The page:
as a teenager, i was briefly obsessed with the final fantasy series. i logged countless hours on so many of those games and their spinoffs (including the oft-reviled mystic quest). but despite plenty of subtext and a whole lot of ff fanfic, overtly queer characters and stories in the ff games have often been... lacking.
enter ikenfell: meshing my love for jrpgs with an entire posse of magical queers.
in this turn-based rpg, you play as a group of mages in and around the ikenfell school of magic. what starts as a simple quest to reunite with a wayward sibling turns (because of course it does!) into an adventure of world-ending proportions. you'll have to save the world while navigating grief, abandonment, love, friendship, and self-worth.
okay, so it's gay. but is it good? well, i think so! i enjoyed my playthrough enough that i will likely revisit it at some point and see about a side quest i missed. there was enough variety of enemies and potential spells that i found the combat engaging and occasionally challenging without being punishing. the story was interesting and cute by turns, with a healthy dose of Feels thrown in. i got very invested in what happened to these characters, even (sometimes especially!) the npcs you cross paths with during the story.
the story itself is on rails; no decision you make impacts your characters' identities or relationships. that said, there is not a single explicitly allocishet person in the entire game. every character you control is textually queer. there are nonbinary, ace, and sapphic characters in your playable party and a gay couple in a prominent supporting role. even among the npcs it's queer all the way down, with the exception of a few minor characters whose sexuality or gender identity never come up. given the track record round this school im going to go ahead and assume they are also extremely queer. i don't believe cis straight people exist in this magical world.
can i see myself in...?
neither your party nor the npcs are uniformly white. the black characters even have identifiably black hairstyles! several of the characters deal with issues such as depression and ptsd. i didn't notice any any otherwise disabled characters in the cast.
not only can you pet the cats, you have to pet the cats. petting cats provides actual in-game benefit. take note that there is one cat you have to fight to complete the main storyline (it does not die.)
only if you like retro-style pixelated graphics. the character sprites do have cute unique animations that fit their personalities and are very visually distinct, and there's a rich variety of locations. retro pixel art isn't my preferred aesthetic, but the artists did admirable work with the medium.
it took me about fifteen hours, playing unhurried, to complete the story. save points are frequent, and the game auto saves for you in between them. occasionally, fights (especially bosses) can take a while (and you can't save during them). enemies are visible on the map so you will not stumble into combat unexpectedly.
the game offers options to make combat easier. you can even choose to insta-win any encounter if you get stuck or just want to get through the story. there is no penalty for doing this. dying will rarely set you back much; if you die you can choose whether to retry the fight or to go back to your last save point. in the pause menu, there is always a hint about your current quest/what you should be doing next. there are coded in content warnings before many of the cut scenes, and any scene can be skipped. this is a game that wants you to succeed.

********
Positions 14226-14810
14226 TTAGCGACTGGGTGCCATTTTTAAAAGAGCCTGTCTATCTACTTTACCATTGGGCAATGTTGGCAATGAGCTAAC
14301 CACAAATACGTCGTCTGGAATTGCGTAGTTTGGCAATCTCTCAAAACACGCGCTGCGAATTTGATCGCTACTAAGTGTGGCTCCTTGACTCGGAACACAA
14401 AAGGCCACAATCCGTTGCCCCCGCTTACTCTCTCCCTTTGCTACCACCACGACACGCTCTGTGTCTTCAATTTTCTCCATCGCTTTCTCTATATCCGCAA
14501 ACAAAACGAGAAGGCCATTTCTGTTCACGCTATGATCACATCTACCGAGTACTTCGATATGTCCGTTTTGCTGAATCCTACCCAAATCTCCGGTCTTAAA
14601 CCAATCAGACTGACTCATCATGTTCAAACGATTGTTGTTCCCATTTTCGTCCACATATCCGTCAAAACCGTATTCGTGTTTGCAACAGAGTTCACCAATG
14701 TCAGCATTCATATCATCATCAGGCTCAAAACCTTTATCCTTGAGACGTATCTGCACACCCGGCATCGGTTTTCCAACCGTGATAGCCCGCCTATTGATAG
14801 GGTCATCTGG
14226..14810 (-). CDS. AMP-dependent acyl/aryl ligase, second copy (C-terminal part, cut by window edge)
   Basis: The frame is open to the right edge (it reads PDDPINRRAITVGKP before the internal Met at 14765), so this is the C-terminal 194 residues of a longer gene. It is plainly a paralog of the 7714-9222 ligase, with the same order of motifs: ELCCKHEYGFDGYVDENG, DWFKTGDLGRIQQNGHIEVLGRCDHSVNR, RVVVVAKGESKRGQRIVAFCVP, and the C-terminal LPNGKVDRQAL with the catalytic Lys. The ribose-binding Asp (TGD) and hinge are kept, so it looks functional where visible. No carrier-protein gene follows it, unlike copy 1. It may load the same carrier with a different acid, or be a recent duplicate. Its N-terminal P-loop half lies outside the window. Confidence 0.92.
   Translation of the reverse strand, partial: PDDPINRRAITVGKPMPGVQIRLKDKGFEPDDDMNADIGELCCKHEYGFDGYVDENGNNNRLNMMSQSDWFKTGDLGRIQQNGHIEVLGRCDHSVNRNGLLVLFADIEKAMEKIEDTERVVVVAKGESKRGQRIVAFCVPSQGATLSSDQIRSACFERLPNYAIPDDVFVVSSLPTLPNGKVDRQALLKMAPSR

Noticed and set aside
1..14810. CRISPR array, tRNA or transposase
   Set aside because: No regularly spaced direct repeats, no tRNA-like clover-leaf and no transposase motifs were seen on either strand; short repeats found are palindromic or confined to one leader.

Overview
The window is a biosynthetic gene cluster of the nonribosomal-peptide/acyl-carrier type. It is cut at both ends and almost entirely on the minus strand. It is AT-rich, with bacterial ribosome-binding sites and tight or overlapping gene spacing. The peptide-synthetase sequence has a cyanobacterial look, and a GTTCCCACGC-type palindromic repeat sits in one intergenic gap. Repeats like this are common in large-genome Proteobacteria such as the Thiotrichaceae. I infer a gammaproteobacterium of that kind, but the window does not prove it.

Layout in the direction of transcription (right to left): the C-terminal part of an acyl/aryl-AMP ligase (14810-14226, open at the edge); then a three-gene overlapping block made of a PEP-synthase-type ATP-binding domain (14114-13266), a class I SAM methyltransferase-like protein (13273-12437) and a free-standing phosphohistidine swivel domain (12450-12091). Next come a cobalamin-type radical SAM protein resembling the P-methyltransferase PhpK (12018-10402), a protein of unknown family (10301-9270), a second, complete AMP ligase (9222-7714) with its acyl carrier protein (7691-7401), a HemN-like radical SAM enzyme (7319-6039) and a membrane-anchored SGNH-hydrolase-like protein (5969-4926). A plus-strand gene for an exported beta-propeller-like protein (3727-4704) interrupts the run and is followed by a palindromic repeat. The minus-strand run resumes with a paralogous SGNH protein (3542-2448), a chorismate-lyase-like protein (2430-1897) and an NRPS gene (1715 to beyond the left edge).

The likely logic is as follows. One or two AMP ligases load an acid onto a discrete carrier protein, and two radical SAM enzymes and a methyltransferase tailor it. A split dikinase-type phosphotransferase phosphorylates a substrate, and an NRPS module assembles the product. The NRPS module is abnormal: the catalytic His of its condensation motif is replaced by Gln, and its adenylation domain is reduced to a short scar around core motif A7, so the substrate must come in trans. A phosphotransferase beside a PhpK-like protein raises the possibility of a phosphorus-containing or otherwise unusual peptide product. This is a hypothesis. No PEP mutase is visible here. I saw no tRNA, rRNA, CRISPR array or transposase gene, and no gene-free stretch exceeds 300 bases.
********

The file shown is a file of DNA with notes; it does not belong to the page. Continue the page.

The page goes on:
my partner found the story to be engaging and enjoyed watching the cut scenes. if you aren't into turn based rpgs, watching the combat gets a little same-y. they say the soundtrack was pleasant to have on as background noise even when they weren't actively watching and had some unexpectedly good songs.
- the game's menu includes options to enter photosensitive mode, toggle in-game content warnings, turn off camera shake and switch the controls so you do not have to hold a button down in order to run.
- i played it on switch, where there's no option to remap the controls. you can use either the joystick or the arrow keys to move. at no point in the game do you need to press multiple buttons simultaneously or hold down buttons.
- the default combat mode requires you to press a button with precise timing. the game offers options to switch that from manual to automatic or semi-automatic, as well as an option to skip any combat encounter without penalty.
- all dialogue in the game is captioned clearly. i do not believe the dialogue is actually spoken aloud (confirmed by hearing partner), so if you want to get the whole story, a moderate amount of reading is required.
- the game perspective is third person, top-down view. the motion of walking your character around did not trigger my vertigo the way many first person games do.
off the charts. friendship is magic, purring cats are magic, queer love is magic, and the wide variety of spells you'll amass is DEFINITELY magic.
absolutely, if you like rpgs, a lot of feelings, cats, and saving the world via the power of gay love (and other potent magics.) if any of these aren't your jam, there's a whole world of games out there and we'll be reviewing more of them soon!